They are also active for a few hours during the day and have loads of personalities that can quickly help in creating an unbreakable child-pet connection.

The downside to having either of the pets in your home is that they are potential carriers of zoonotic diseases. These health concerns are transmittable to humans, and you must not forget that kids have lower immune systems when compared to adults.

Keeping the pet pen clean and ensuring that your kids have controlled contact with the critter is always advisable.

How much extra square footage do you have?

As I mentioned earlier, guinea pigs are bigger when compared to hamsters. They can grow to over one and a half feet long, so they need a bigger cage.

Additionally, guinea pigs are active creatures, and when alone, they could die of loneliness. This makes it essential to plan on getting at least two guinea pigs, and a more spacious cage may be required.

One guinea pig needs a floor space of a minimum of 7.5 square feet. This is about 30″ x 36″ when translated into the dimensions of a cage. If you are going to get a pair of pets, you need about 10.5 square feet, so the dimensions of your enclosure should measure at least 30″ x 50″.

If you have limited space in your home or apartment, a hamster may make a better pet than a guinea pig. Hamsters are smaller, and irrespective of the breed or species you choose, a cage that is 2 feet long and 1 foot wide will be enough. This will provide enough room for your hamster to remain active and entertained.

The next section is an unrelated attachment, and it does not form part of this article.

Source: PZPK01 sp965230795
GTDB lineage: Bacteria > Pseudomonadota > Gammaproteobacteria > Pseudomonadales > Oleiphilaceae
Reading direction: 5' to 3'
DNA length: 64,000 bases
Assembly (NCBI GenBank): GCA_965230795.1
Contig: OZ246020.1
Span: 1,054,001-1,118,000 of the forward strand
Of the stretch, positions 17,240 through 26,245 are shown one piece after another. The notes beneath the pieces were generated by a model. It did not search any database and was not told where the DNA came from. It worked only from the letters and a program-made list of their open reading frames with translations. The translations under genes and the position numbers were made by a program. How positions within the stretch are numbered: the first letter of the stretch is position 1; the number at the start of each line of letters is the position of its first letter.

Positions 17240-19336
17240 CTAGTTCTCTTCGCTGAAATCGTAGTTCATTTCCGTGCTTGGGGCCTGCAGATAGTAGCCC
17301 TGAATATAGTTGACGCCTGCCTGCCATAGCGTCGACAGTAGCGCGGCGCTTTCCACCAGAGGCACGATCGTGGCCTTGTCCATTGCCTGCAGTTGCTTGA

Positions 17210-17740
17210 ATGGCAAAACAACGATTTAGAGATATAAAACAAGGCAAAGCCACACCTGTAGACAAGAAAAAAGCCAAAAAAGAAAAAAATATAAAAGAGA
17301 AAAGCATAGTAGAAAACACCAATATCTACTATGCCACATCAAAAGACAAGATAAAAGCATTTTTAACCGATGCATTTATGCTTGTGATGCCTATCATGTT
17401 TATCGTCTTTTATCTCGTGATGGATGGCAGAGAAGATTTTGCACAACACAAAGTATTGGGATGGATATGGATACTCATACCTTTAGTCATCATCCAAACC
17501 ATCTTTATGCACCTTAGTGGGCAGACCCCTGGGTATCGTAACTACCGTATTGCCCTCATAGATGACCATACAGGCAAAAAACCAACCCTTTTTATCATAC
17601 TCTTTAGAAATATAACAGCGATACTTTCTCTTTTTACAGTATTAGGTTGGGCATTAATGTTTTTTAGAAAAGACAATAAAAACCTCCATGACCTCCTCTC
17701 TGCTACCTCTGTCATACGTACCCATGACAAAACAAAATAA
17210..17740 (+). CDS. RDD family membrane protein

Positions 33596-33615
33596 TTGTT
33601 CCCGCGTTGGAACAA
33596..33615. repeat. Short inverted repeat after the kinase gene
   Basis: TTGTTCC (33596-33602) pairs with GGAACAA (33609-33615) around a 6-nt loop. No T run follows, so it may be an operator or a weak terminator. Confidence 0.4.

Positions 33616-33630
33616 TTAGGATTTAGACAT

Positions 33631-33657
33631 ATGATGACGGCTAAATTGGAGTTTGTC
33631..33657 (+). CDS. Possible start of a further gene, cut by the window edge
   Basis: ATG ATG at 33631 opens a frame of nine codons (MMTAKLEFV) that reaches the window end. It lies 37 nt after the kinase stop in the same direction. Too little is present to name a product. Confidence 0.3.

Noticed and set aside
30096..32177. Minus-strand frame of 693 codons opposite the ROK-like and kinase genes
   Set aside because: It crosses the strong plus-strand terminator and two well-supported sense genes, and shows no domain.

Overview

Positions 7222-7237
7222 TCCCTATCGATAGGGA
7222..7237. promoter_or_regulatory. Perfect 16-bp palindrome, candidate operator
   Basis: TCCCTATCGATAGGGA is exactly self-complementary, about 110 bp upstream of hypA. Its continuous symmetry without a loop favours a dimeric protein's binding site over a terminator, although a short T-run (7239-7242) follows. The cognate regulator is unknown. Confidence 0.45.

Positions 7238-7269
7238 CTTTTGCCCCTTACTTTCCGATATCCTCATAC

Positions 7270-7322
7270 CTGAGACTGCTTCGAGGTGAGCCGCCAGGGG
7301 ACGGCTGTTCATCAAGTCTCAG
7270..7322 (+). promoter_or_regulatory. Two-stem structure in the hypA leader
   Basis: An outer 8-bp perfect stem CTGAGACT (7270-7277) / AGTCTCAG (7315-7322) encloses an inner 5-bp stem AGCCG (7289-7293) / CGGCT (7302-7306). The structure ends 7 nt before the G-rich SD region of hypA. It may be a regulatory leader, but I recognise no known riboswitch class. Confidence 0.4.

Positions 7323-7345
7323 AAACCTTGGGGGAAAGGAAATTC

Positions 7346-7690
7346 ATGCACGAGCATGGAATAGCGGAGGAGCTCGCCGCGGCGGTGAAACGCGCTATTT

Hamsters are not social creatures. They are happy living solo and can keep themselves busy with hamster balls, tunnels, and other play items.

Do you love cuddling?

Cuddling a pet is therapeutic. According to scientific research, this can enhance your psychological well-being by relieving depression and anxiety. A snuggle session after a long, hectic day increases the levels of oxytocin in your body, a neurotransmitter known to help the body to cope with stress naturally.

So are you a cuddler? If you are, you are likely to have a blast petting a guinea pig than a hamster. Hamsters hardly grow longer than 7 inches, and they weigh a maximum of 4.5 ounces.

Petting a guinea pig is, on the other hand, quite similar to having snug sessions with a Chihuahua. They can grow as big as 14 inches long and weigh a maximum of 48 ounces.

Another reason why cuddlers are better off with guinea pigs is that hamsters are more defensive, perhaps because of their tiny bodies. They easily get nervous around humans, and you cannot tell how anxiety will impact their behavior.